Plans for a new innovation hub dedicated to aquaculture research at the University of Stirling have been accepted by the local City Council.
The new National Aquaculture Technology and Innovation Hub (NATIH) will feature laboratories for experimentation, brand new aquatic facilities, a tropical aquarium, as well as a space for business acceleration-related activities.
The UK Government are investing £17M into the building of the new centre, as part of the national and Scottish Government’s £90.2M Stirling Clackmannanshire Region Deal, which aims to bring economic growth to the area.
Clackmannanshire Council, Stirling Council, and the University of Stirling are also all investing around £123.8M to produce a deal worth over £214M, to be used within the following 10 to 15 years.
Head of the University’s Institute for Aquaculture, Professor Simon MacKenzie, said: “This is an important milestone in the development of the National Aquaculture Technology and Innovation Hub. There is an enormous role for aquaculture to play in ensuring that the world has a secure and sustainable supply of food.
“The Hub will develop and reinforce a strong working relationship between the University’s researchers and the global aquaculture industry, ensuring that the ideas, interventions and solutions developed will have a meaningful impact where they are needed most, and deliver jobs, growth and prosperity.”
He added: “Sustainable aquatic food systems around the world are fundamentally important in terms of delivering improvement in environmental aquatic organism and human health and welfare. Therefore, aquaculture will play a fundamental and critical role in the development in how we combat climate change, and how we combat food poverty across our planet.”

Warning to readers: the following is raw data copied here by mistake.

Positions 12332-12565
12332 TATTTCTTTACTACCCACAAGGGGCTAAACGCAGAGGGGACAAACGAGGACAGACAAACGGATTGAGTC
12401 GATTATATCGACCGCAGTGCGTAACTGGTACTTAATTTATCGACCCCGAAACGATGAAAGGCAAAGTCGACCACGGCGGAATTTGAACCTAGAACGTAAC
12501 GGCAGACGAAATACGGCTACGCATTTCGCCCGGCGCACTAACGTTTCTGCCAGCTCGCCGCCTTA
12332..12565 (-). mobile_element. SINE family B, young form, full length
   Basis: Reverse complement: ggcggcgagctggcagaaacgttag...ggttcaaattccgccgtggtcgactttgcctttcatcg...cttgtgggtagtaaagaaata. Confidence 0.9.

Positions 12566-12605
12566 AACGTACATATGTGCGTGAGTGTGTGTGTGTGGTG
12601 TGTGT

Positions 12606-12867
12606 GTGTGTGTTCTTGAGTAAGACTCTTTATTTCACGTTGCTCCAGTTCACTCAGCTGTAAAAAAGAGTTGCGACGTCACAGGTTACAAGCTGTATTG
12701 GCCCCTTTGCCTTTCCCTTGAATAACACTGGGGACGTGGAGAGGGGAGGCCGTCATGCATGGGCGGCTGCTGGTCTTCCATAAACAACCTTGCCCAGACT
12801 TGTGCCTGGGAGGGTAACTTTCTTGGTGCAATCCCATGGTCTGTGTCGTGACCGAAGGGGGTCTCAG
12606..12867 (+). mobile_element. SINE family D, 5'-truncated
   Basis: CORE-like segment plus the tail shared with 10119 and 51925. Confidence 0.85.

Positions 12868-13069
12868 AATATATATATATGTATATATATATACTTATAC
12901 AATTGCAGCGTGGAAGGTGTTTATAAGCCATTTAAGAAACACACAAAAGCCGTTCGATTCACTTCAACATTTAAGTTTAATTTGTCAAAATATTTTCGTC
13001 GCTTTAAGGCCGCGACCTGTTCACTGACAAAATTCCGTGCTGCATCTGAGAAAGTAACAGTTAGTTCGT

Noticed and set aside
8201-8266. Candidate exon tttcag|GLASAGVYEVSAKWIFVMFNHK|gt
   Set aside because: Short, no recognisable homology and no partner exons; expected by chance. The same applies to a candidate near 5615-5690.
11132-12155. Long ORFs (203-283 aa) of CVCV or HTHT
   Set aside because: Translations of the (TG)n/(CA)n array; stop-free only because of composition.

Through the NATIH, the university aims to place themselves at the forefront of development and innovation in the aquaculture sector, which currently has a growth rate of around 8% worldwide.
The new hub aims to help Scotland to double its level of aquaculture production by 2030, as well as advance innovation in other areas of the world where the sector is also growing, including Africa, South America and Asia.
Iain Stewart, UK Government Minister for Scotland, added: “Scotland has huge potential for growth in aquaculture, which represents a significant opportunity for rural and coastal communities.
“The UK Government is investing £17m in this hub, which will keep Scotland at the cutting edge of a global industry, bring in new jobs and investment, and ensure sustainability remains at the forefront.
“Across Scotland we are investing £1.75 billion in regional projects to level up communities everywhere.”
University of Stirling is already well known for its Institute of Aquaculture, and was awarded the Queen’s Anniversary Prize in 2019 for the international reach of its research.
A deal has also just been agreed this week between the University of Stirling and North Ayrshire Council to improve and accelerate the blue economy in the west of Scotland, with a prime aim to develop marine sustainability in the region.
The University of Southern California have also opened a new aquaculture lab in San Pedro, this week, called the Dornsife Nuzhdin Aquaculture Lab. It will be based in the 35-acre warehouses belonging to the ocean-related solutions company AltaSea. The space will include 24 tanks, which will be used to improve the resilience of oysters, mussels and kelp to harsh climate conditions, predicted to get worse in the future as a result of climate change.
An EIT Food Aquaculture Showcase held in 2021 stressed the importance of finding more sustainable forms of aquaculture at a local, national and international level, if any of the UN Sustainable Development Goals were to be reached by the sector in 2030.